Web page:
Thursday, October 6, 2011

Percent Complete – The Seven-percent Solution

He raised his eyes languidly from the old black-letter volume which he had opened. "It is cocaine," he said, -- "a seven-percent solution. Would you care to try it?"
- Sherlock Holmes, in "The Sign of the Four"

In my previous post I extolled the virtues of ETC for estimating remaining work on a task.  But percent complete is so much more frequently used, it must have some virtues.  So, yes, it has the virtue of being easy.  Easy to calculate or easy to get a task owner to report.  So easy that it is addictive.  Yet the accuracy is so bad as to make it worthless.  Further it reinforces the wrong behavior on the task owner.
Most popular project management tools will calculate percent complete for you.  Depending on the task type, the tool can calculate percent complete on duration or work.  These calculations offer no predictive value, so they offer nothing to the PM as an early warning indicator.
Another way to get percent complete is very effective for tangible work.  Percent complete originated in the construction industry and it’s pretty easy for the foreman to walk around and see how complete a job is just from looking at the framing, siding or flooring.  So percent complete might also work acceptably with testing, if you carefully track total number of test cases and number of test cases executed.  But this doesn’t work for most software development tasks.
Alternately, the PM can ask the task owner how far along they are.  But the software development literature is littered with examples of problems from this.  I’ll describe a few.  First is that it is subjective:  unlike ETC, there is no way to validate the estimate or know on what it is based.  The PM is entirely dependent on the good faith of the task owner to get a meaningful estimate.
Second, it can progress to successively larger numbers without converging.  Three weeks into a four week task, the owner might report being 80% complete.  Since it is ahead, this is good.  The next week, though, the report is 90%.  Now the task is behind.  At the end of the fifth week you are told it is 95% complete and the next week that it is 98% complete.  What you really want to know, though, is “When is it going to be done?”  And you really wanted to know that around the second or third week.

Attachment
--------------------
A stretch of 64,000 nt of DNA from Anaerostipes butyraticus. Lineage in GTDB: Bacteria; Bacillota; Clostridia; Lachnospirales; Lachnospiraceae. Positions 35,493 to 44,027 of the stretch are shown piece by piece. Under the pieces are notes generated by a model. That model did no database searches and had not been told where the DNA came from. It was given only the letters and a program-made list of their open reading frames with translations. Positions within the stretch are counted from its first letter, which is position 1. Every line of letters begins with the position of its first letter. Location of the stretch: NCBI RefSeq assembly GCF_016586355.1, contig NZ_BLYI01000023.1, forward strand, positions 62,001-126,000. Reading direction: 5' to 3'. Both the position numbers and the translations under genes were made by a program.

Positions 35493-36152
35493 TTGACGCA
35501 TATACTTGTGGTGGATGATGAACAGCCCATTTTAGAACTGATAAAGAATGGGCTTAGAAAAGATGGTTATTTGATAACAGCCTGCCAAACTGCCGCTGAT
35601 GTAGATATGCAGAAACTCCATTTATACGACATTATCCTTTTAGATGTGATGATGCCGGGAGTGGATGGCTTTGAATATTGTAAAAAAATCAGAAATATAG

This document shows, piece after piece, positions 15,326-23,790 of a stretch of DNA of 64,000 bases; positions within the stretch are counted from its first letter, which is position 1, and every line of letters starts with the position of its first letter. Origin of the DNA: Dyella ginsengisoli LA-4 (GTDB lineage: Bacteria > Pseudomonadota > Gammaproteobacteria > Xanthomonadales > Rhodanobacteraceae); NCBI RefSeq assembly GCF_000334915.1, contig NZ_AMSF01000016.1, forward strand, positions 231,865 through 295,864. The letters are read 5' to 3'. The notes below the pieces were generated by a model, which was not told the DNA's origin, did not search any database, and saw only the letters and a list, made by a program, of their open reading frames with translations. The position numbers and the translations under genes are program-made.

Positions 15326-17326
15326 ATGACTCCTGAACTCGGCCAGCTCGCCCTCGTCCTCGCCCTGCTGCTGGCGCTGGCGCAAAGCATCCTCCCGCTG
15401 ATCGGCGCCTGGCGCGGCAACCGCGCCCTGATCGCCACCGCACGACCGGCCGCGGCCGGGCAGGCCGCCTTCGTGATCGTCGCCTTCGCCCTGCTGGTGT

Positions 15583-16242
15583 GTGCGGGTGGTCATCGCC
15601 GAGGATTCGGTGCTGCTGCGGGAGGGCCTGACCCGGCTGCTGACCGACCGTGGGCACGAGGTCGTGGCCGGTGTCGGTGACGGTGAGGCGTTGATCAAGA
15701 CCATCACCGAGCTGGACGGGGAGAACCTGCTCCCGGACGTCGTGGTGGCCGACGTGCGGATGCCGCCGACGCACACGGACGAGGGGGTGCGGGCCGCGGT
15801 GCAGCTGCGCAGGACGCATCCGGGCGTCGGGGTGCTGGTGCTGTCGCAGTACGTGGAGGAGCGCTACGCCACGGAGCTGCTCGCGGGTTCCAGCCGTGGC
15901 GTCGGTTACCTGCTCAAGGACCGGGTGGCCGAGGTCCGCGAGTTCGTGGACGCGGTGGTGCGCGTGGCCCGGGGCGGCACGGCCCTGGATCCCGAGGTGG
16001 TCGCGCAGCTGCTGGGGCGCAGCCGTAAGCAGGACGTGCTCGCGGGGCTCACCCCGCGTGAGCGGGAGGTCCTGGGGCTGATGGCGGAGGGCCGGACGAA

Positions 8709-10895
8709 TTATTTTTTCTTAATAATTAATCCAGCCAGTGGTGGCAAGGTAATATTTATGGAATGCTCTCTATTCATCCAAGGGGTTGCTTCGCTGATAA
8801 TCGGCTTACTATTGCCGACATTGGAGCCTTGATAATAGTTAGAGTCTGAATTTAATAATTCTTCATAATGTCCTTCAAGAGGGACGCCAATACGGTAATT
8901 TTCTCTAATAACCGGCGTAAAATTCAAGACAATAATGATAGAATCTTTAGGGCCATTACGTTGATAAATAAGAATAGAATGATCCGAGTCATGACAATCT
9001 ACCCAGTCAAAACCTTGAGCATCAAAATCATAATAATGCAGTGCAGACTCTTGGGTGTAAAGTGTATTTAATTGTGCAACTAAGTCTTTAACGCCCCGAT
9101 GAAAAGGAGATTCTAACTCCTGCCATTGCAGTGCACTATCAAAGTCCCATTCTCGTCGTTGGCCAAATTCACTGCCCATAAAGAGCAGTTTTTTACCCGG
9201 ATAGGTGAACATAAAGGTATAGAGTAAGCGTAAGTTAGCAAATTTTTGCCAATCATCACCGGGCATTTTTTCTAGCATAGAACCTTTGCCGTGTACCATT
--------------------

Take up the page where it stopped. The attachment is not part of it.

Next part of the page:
By knowing how much work (effort) has been put into the task and getting the ETC (work remaining), you would know the answer.
The most important reason, though, that percent complete fails as an early warning indicator is that it rewards bad behavior.  A programmer can get a task to the 80% or 90% state and feel good.  They may have put in 20 or 30 hours, but have a stumbling block removing that last almost inconsequential error that would allow them to declare it complete.  At that point, they can get a lot more satisfaction – positive reinforcement – by getting another task to the 80% or 90% state in the same amount of time that it will take to complete this task.
ETC works effectively because the reward scenario is exactly opposite.  If the task owner gets to that point where there are just a few hours remaining to complete the task, they can get a lot more satisfaction for completing the task rather than starting a new task and having multiple tasks with just a few hours remaining on them.
If you do have to use percent complete – and sometimes we just can’t avoid it – there is a best practice that alters the reward system.  Instead of allowing the task owner to estimate percent complete, use a rule-based system such as:
·         Before the task starts, it is zero percent complete
·         Once started, it is ten percent complete
·         If it is near completion, it is 50% complete
·         Only when it is complete complete does it get set to 100% complete
With this approach, task owners, from my experience, are much more likely to complete their tasks without letting them drag on indefinitely.  This may not be a 100% fix, but, with apologies to Arthur Conan Doyle, it is at least a seven percent solution.
Do you have any examples of good or bad early warning systems?

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